The Illinois plant shooter threatened to kill everyone if he got fired, but his co-worker didn't believe him

Gary Martin made no secret of his intentions when he showed up for work at Henry Pratt Co. in Aurora, Illinois, on February 15, according to authorities. By Emanuella Grinberg, CNN

(CNN) -- Gary Martin made no secret of his intentions when he showed up for work at Henry Pratt Co. in Aurora, Illinois, on February 15, according to authorities.

He even told one employee, "If I get fired, I'm going to kill every mother*****r in here" and "I am going to blow police up."

But the employee did not report the comments because he believed that Martin "was always making 'off the wall' statements," according to an official review of the shooting dated April 26.

The employee was not named in the review.

Martin, 45, carried through with his threats that very day, fatally shooting five people and injuring six more, five of whom were police officers. He was killed in a shootout at the plant with police.

His statements were revealed in a review of the incident by the Kane County State's Attorney's office, which found that officers were "wholly justified" in using deadly force. The office submitted the report to law enforcement on Friday, and it was publicly released on Monday.

In addition to shooting at officers and SWAT team members, Martin did not respond to multiple verbal commands to surrender at any time during the incident, state attorney Joseph McMahon said in the review.

"Based upon a review of the investigations, all officers at the scene of this incident had the reasonable belief that the deadly force they employed was necessary to prevent death of great bodily harm to themselves and other individuals as they attempted to locate and arrest the offender," McMahon said in his conclusion.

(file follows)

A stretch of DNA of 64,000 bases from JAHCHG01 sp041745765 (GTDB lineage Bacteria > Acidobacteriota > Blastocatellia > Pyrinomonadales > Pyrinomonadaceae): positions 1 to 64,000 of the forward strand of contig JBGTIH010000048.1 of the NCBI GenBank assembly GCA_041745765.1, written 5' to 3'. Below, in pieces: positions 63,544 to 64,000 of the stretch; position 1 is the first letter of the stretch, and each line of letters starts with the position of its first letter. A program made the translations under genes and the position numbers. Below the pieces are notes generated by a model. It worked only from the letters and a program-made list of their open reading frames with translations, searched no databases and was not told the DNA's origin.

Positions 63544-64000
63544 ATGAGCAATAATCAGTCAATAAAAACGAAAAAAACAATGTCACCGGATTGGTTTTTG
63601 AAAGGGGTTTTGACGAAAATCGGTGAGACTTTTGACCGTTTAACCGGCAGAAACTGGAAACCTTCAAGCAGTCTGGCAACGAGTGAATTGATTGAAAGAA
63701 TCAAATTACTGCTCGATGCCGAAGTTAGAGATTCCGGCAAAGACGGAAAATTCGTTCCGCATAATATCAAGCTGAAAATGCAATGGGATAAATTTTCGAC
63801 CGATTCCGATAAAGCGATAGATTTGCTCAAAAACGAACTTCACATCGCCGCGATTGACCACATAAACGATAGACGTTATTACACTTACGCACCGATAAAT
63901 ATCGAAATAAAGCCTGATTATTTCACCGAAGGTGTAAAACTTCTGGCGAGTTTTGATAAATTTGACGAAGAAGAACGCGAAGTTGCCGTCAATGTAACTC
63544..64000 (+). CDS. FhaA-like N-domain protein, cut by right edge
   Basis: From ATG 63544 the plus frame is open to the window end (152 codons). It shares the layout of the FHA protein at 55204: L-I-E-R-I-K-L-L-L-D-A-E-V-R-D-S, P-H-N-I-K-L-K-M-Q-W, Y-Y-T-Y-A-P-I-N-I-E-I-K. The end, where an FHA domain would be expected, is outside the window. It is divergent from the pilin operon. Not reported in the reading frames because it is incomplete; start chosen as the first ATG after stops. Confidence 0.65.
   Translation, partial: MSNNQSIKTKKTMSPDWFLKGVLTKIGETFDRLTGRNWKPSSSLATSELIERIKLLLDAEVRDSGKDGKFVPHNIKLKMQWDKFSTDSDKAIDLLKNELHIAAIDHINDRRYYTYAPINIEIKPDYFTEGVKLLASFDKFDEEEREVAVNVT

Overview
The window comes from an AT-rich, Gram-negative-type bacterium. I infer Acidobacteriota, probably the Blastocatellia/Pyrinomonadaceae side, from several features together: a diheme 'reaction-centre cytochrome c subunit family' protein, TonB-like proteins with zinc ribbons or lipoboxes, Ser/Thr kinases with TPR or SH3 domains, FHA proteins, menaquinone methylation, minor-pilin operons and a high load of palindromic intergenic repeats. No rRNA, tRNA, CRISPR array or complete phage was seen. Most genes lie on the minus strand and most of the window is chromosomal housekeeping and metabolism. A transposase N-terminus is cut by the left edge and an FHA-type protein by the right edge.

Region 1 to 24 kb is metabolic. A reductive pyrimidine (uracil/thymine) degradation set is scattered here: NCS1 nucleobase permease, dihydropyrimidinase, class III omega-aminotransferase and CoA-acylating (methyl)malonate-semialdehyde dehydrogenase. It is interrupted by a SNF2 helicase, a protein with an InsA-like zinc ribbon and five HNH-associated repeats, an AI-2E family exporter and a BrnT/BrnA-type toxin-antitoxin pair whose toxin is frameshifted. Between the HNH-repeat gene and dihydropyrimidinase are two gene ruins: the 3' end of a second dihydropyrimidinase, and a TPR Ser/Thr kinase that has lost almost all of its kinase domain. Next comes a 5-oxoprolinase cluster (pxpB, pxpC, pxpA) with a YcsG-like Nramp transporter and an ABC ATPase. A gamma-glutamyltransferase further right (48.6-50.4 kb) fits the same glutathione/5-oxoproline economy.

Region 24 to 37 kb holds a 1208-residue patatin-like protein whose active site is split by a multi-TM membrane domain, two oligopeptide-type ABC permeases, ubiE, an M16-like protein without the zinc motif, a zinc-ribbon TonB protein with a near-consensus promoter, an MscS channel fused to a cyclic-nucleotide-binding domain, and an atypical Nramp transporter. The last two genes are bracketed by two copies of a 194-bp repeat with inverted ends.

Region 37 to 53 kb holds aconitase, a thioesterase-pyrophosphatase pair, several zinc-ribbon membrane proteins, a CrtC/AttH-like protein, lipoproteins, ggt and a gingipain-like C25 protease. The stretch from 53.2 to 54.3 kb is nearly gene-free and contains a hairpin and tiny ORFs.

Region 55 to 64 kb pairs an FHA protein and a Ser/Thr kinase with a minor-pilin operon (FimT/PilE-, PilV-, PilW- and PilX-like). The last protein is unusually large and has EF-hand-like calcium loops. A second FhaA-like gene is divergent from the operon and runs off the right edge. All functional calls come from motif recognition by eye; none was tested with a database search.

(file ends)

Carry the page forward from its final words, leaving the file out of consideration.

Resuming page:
What happened on February 15?

It appears that Martin brought the gun and ammunition into the plant when he arrived for work that morning, McMahon said in the review, because no video evidence shows him returning to his car before the shooting.

The same employee who had heard Martin make threats was also aware that Martin carried a gun in his vehicle, the review states. But he had never seen him with a gun inside the building and he was not aware that he brought a gun inside that day.

Martin told several employees that he was concerned that he might be fired for an incident the day before related to safety glasses, according to the review. He also exchanged words about the incident near the time clock with Vicente Juarez, a stock room attendant and fork lift operator.

Shortly after 1 p.m., Martin was called into a meeting in an upstairs office. He was spotted walking over to his workstation, where he retrieved something and put on a hooded sweatshirt. He stopped in the restroom before entering the office.

Human resources manager Clayton Parks told Martin they would begin the termination process. Martin started cursing, and plant manager Josh Pinkard told him "it's over."

Martin replied, "Yeah, it's over," according to the review.

He opened fire, killing Parks and Pinkard and two other employees in the office, Russell Beyer and Trevor Wehner.

He then went to the loading dock area, where several people saw him shoot Juarez.

"It is apparent from the incident that he specifically targeted Mr. Juarez," the review says.

The shooting revealed gaps in state and federal background checks, after it was discovered that Martin should not have had a gun because of a felony conviction in Mississippi.

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